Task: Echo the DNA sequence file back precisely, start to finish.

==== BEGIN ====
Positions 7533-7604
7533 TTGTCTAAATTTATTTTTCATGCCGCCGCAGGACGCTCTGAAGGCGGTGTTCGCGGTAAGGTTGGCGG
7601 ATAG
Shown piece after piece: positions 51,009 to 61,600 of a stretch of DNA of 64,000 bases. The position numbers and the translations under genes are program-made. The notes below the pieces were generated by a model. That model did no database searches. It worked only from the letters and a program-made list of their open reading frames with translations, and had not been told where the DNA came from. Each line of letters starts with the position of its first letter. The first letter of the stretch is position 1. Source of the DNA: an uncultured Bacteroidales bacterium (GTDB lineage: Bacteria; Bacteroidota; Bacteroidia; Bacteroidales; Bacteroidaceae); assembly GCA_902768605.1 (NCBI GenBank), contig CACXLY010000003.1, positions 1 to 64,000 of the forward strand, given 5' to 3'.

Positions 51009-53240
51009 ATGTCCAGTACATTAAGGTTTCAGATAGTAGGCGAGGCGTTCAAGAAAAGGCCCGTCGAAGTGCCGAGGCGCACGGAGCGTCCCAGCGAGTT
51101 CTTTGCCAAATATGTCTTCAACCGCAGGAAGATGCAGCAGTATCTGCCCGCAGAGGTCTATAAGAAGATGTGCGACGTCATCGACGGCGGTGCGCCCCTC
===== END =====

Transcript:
Positions 7533-7604
7533 TTGTCTAAATTTATTTTTCATGCCGCCGCAGGACGCTCTGAAGGCGGTGTTCGCGGTAAGGTTGGCGG
7601 ATAG
Shown piece after piece: positions 51,009 to 61,600 of a stretch of DNA of 64,000 bases. The position numbers and the translations under genes are program-made. The notes below the pieces were generated by a model. That model did no database searches. It worked only from the letters and a program-made list of their open reading frames with translations, and had not been told where the DNA came from. Each line of letters starts with the position of its first letter. The first letter of the stretch is position 1. Source of the DNA: an uncultured Bacteroidales bacterium (GTDB lineage: Bacteria; Bacteroidota; Bacteroidia; Bacteroidales; Bacteroidaceae); assembly GCA_902768605.1 (NCBI GenBank), contig CACXLY010000003.1, positions 1 to 64,000 of the forward strand, given 5' to 3'.

Positions 51009-53240
51009 ATGTCCAGTACATTAAGGTTTCAGATAGTAGGCGAGGCGTTCAAGAAAAGGCCCGTCGAAGTGCCGAGGCGCACGGAGCGTCCCAGCGAGTT
51101 CTTTGCCAAATATGTCTTCAACCGCAGGAAGATGCAGCAGTATCTGCCCGCAGAGGTCTATAAGAAGATGTGCGACGTCATCGACGGCGGTGCGCCCCTC